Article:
On Monday, November 27 an exploring expedition was launched to search for a settlement site under the direction of Christopher Jones. As master of the Mayflower, Jones was not required to assist in the search, but he apparently thought it in his best interest to assist the search expedition. There were thirty-four persons in an open shallop – twenty-four passengers and ten sailors. They were obviously not prepared for the bitter winter weather they encountered on their reconnoiter, the Mayflower passengers not used to the winter weather much colder than back home. Due to the bad weather encountered on the expedition, they were forced to spend the night ashore ill-clad in below freezing temperatures with wet shoes and stockings that became frozen. “(s)ome of our people that are dead,” Bradford wrote,”took the original of their death here.”
The settlers, explored the snow-covered area and discovered an empty native village. The curious settlers dug up some artificially made mounds, some of which stored corn, while others were burial sites. Nathaniel Philbrick claims that the settlers stole the corn and looted and desecrated the graves, sparking friction with the locals. Philbrick goes on to say that, as they moved down the coast to what is now Eastham, they explored the area of Cape Cod for several weeks, looting and stealing native stores as they went. He then writes about how they decided to relocate to Plymouth after a difficult encounter with the local native, the Nausets, at First Encounter Beach, in December 1620.
However, Bradford's History of Plymouth Plantation records that they took "some" of the corn to show the others back at the boat, leaving the rest. Then, later, they took what they needed from another store of grain, paying the locals back in six months, and it was gladly received.
Also there was found more of their corn and of their beans of various colors; the corn and beans they brought away, purposing to give them full satisfaction when they should meet with any of them as, about some six months afterward they did, to their good content.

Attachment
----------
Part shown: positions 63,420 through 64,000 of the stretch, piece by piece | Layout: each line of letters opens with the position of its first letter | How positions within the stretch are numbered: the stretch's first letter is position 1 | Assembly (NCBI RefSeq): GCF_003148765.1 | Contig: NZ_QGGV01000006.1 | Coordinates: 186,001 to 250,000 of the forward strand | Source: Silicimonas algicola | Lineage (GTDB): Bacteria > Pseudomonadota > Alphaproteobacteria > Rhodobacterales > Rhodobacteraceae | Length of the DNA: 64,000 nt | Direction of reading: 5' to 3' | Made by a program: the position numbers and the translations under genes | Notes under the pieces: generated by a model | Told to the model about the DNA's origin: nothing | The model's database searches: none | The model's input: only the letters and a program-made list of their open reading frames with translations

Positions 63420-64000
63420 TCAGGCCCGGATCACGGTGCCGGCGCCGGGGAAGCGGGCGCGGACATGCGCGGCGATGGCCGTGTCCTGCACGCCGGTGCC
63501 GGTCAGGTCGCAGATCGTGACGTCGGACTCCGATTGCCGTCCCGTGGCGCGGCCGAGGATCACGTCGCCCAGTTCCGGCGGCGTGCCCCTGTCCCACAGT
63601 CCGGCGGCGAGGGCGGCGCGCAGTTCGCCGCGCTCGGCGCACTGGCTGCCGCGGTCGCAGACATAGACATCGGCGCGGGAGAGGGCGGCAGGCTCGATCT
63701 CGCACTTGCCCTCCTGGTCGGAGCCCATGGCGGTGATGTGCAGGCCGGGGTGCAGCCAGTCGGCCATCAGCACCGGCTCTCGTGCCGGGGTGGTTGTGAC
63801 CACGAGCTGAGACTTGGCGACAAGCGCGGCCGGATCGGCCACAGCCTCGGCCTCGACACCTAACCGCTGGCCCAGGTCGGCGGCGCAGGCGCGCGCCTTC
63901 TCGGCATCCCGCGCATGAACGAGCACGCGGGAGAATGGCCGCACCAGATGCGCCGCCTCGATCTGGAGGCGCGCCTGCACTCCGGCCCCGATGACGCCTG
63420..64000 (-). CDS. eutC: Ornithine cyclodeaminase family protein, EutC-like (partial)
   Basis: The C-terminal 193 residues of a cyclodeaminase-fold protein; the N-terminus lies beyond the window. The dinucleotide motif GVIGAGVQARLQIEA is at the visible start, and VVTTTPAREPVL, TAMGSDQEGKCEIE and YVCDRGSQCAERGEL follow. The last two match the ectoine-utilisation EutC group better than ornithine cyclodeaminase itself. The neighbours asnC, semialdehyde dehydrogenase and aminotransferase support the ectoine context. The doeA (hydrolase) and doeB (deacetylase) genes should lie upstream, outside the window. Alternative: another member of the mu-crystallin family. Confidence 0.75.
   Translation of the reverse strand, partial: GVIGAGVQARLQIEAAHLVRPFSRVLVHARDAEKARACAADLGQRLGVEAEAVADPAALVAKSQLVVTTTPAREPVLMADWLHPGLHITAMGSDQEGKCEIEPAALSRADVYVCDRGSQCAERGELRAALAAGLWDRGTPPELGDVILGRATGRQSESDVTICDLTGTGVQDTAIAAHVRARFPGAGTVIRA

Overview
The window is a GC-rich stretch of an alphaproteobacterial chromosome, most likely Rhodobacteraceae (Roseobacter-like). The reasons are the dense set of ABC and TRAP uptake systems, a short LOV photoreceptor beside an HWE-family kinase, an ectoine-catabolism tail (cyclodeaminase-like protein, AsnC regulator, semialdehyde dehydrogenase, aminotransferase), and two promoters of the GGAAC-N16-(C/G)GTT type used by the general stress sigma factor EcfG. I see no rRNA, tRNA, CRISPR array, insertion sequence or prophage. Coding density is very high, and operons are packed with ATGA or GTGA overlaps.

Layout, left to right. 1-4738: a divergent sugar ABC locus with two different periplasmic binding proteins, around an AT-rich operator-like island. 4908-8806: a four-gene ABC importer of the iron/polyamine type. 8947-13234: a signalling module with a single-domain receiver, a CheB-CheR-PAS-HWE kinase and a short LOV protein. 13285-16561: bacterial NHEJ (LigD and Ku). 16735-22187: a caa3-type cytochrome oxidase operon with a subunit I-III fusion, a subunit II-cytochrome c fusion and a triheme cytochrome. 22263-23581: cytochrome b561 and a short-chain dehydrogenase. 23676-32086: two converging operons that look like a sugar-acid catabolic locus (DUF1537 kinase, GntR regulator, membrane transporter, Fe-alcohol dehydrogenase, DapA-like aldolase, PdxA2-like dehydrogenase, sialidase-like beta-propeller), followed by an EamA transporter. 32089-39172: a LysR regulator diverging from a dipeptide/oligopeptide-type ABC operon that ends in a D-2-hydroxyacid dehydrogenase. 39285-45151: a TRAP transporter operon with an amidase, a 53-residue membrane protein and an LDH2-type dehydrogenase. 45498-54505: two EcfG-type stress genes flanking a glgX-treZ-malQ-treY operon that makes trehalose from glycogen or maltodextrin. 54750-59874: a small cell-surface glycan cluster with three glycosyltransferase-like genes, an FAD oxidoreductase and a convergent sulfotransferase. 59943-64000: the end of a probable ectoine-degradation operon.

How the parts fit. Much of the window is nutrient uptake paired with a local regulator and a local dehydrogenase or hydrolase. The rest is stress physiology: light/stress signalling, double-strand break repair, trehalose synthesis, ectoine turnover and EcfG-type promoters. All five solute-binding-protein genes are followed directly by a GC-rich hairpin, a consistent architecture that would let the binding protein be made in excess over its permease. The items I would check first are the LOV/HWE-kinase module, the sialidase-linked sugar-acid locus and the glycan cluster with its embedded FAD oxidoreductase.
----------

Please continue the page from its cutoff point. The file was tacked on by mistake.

During the winter the passengers remained on board the Mayflower, suffering an outbreak of a contagious disease described as a mixture of scurvy, pneumonia and tuberculosis. When it ended, there were only 53 passengers, just over half, still alive. Likewise, half of the crew died as well. In the spring, they built huts ashore, and on March 21/31, 1621, the surviving passengers disembarked from the Mayflower. The Mayflower lay in New Plymouth harbor through the winter of 1620-1. On April 5/15, 1621, the Mayflower set sail from Plymouth to return to England, where she arrived on May 6/16, 1621.
Due to the fear of Indian attack, in late February 1621, the settlers decided to mount “our great ordnances” on the hill overlooking the settlement. Christopher Jones supervised the transportation of the “great guns” – about six iron cannons that ranged between four and eight feet in length and weighed almost half a ton. The cannon were able to hurl iron balls as big as 3 ½ inches in diameter asbfar as 1,700 yards. This action made what was no more than a ramshackle village almost into a well-defended fortress.
Jones had originally planned to return to England as soon as the Pilgrims found a settlement site. But after his crew members began to be ravaged by the same diseases that were felling the Pilgrims, he realized he had to remain in Plymouth Harbor “till he saw his men began to recover.”
On April 5 the Mayflower, her empty hold ballasted with stones from the Plymouth Harbor shore, set sail for England. As with the Pilgrims, her sailors had been decimated by disease. Jones had lost his boatswain, his gunner, three quartermasters, the cook, and more than a dozen sailors. The Mayflower made excellent time on her voyage back to England. The westerlies that had buffeted her coming out, pushed her along going home and she arrived at home port of Rotherhithe in London on May 6, 1621 – less than half the time it had taken her to sail to America.”
Jones died after coming back from a voyage to France on March 5, 1622 at about age 52. It is suggested that his journey to the New World may have taken its toll on him. For the next two years the Mayflower lay at her berth in Rotherhithe, not far from the grave of Captain Jones at St. Mary’s church there. By 1624 the Mayflower was no longer useful as a ship and although her subsequent fate is unknown, she was probably broken up about that time. The Mayflower was the final casualty of a voyage that had cost her master, Christopher Jones, everything he could give.”